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No Grass Gardens

By Editorial Staff

no grass gardensContributed by Info Guru Aurora LaJambre

Grass is not nearly as much fun to care for as flowers, veggies and succulents.

All those lovely plants make it rather difficult to tend to. Plus it requires quite a bit of maintenance in the summer months when we’d rather relax and enjoy the view.

These top ten no-grass gardens offer tons of ideas to reduce maintenance while still creating a beautiful outdoor space.

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10. Greenhouse

greenhouses at Charley's

If you maintain a completely paved outdoor space, a large patio, or heavily graveled landscaping instead of grass, allow yourself the luxury of a traditional greenhouse. You can create a lush, dedicated space for gardening, and let your green thumb revel in the old world luxury of the perfect growing environment.

9. Container Garden

planters at 125 West

Growing in containers gives you the freedom to move plants around, and limits watering and weeding. Place pots around a patio to immerse you backyard living area and increase privacy. When it’s party time, shift them onto shelves or cluster them in one area to establish a focal point that’s out of high-traffic spots. Use fun, textural planters and pots to add a unique touch.

8. Pavers

Pavers

Lay pavers over a bed of sand to create a water-permeable walkway through your no grass garden. Pat sand between the crevices to prevent weeds from encroaching, and plan to replenish the joint sand every year or two, or plant herbs to frame the pavers with greenery. This is a project you can do yourself over a few days. Just be sure to remove all unwanted roots. Shop around, too. Pavers come in a wide variety of colors and shapes.

7. Water Garden

Water Garden

Once started, backyard ponds become an entire ecosystem of their own. You can even add fish to bring energy and movement. You’ll find a whole world of aqua plants to choose from, including water lilies, submerged plants to create oxygen, and free floaters to add a finishing touch.

6. Crush Shells

Crush Shells

A simple way to design a garden minus turf is to replace it with another natural material. Widely available in coastal areas, crushed shells are almost no maintenance. Frame the shelled area with fieldstones and you won’t even need to rake scattered pieces. Shells limit water runoff, minimize weeds and help insulate growth on cool months. Homes with a breezy coastal décor can continue this look with a thick layer of shells.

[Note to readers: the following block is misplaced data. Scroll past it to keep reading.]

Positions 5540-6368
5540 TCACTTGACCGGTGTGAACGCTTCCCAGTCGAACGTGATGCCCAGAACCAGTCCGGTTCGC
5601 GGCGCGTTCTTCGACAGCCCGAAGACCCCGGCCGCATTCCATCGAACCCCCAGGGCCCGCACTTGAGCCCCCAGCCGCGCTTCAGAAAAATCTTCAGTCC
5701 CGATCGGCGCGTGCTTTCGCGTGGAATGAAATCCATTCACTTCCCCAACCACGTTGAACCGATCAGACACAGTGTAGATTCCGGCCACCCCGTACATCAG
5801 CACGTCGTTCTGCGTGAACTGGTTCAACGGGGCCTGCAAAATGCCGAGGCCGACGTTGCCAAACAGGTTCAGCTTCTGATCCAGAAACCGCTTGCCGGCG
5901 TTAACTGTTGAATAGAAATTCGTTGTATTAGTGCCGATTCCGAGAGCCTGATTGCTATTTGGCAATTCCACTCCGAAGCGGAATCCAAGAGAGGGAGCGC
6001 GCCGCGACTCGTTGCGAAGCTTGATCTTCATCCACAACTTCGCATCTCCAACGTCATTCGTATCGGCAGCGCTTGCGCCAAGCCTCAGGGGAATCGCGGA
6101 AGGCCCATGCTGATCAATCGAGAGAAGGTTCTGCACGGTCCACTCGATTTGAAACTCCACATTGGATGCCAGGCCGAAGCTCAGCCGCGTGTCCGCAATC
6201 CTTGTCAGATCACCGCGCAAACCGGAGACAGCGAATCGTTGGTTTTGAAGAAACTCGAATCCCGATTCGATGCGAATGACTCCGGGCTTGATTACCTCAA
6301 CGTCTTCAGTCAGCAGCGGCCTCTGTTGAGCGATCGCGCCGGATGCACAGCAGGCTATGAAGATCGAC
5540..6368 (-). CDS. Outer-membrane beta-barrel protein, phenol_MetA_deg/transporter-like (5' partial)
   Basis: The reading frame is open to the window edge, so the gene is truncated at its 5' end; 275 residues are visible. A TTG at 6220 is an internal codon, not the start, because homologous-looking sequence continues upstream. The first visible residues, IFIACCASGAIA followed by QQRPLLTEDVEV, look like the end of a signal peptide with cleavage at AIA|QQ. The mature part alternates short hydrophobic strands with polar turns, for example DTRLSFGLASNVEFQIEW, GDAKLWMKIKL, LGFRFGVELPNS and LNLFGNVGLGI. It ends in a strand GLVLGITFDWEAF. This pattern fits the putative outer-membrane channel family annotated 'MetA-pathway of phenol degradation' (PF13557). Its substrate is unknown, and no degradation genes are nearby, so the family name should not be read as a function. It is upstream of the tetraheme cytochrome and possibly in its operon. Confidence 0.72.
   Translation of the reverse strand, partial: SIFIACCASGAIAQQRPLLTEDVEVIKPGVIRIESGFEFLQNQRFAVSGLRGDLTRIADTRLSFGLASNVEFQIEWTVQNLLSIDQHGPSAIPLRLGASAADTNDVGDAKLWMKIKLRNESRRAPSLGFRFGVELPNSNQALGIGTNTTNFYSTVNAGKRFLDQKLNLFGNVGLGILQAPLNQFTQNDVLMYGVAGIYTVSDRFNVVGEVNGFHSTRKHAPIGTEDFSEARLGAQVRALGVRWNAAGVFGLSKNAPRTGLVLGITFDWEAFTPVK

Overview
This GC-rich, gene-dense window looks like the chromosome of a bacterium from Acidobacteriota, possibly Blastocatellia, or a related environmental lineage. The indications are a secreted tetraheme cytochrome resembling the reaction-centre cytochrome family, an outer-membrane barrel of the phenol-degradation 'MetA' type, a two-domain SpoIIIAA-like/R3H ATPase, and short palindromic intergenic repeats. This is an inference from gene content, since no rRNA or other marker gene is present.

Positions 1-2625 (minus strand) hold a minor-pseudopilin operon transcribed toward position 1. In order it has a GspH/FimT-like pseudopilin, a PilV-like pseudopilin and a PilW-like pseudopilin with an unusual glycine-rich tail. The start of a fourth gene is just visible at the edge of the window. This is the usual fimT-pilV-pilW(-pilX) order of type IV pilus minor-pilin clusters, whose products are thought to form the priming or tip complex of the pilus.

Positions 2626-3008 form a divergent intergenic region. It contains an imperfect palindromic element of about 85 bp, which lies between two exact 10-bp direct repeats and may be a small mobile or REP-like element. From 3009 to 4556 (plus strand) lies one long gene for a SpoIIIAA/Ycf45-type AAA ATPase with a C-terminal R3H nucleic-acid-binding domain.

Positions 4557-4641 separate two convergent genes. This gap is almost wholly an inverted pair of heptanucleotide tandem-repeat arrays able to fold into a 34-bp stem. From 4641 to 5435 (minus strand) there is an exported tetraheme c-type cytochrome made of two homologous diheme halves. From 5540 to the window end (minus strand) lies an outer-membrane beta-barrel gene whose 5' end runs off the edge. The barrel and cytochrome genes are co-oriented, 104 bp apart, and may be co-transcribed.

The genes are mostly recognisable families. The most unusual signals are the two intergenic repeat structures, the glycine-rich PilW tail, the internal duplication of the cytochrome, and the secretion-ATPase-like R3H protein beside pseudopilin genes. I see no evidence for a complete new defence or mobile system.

5. Stepping Stones

Stepping Stones

Stepping stone paths bring a whimsical feel to any plant bed. Shovel out growth you don’t want, and dig down a few extra inches where you plan to lay the stones. A layer of gravel topped with bedding sand will keep them stable. Set them about 6 inches so nobody trips or misses the next stone. Border the path with a few engraved river stones for a personal touch.

4. Wood Mulch

 Wood Mulch

Wood mulch is a natural, biodegradable alternative to turf, and it’s more affordable than pavers. It’s a natural choice for grass-less plant beds because it enhances the soil with nutrients and oxygen. Replenish it a few times a season to keep weeds under control and greenery will thrive. Other benefits include root insulation, weed control, and preventing water runoff.

3. Succulents

Succulents

Hand over control over the yard to succulents and you’ll never miss the grass. Sunset magazine suggests creating a tapestry of them with different textures and colors. A garden fountain would add to the exotic feel, and attract birds and butterflies. Cherubs, animal statues and sculptural bamboo are just a few of many playful options.

2. Beyond Grassy

Beyond Grassy

Your path to a true no grass garden just may be the very thing you’re trying to avoid. Take a cue from Sunset magazine (pictured above) and plant loads of hardy grasses like blue grass and carex testacea. Arrange them in clusters and watch them grow into a soft, vibrant mini meadow. Add a tree or two for variation and shade. If you choose to lay a path, consider stones or pavers that sit about two inches above the ground.

1. Overgrown Cottage-Style

 Overgrown Cottage-Style

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Cottage gardens make a distinct, gorgeous addition to a yard. This style uses both flowers ad edible plants in an informal, close-knit arrangement. Lay a winding flagstone path to invite visitors to wander. Separate the walkway and plants with a wide border of natural mulch and the only maintenance will be occasional watering, pulling a weed and spreading fresh mulch.

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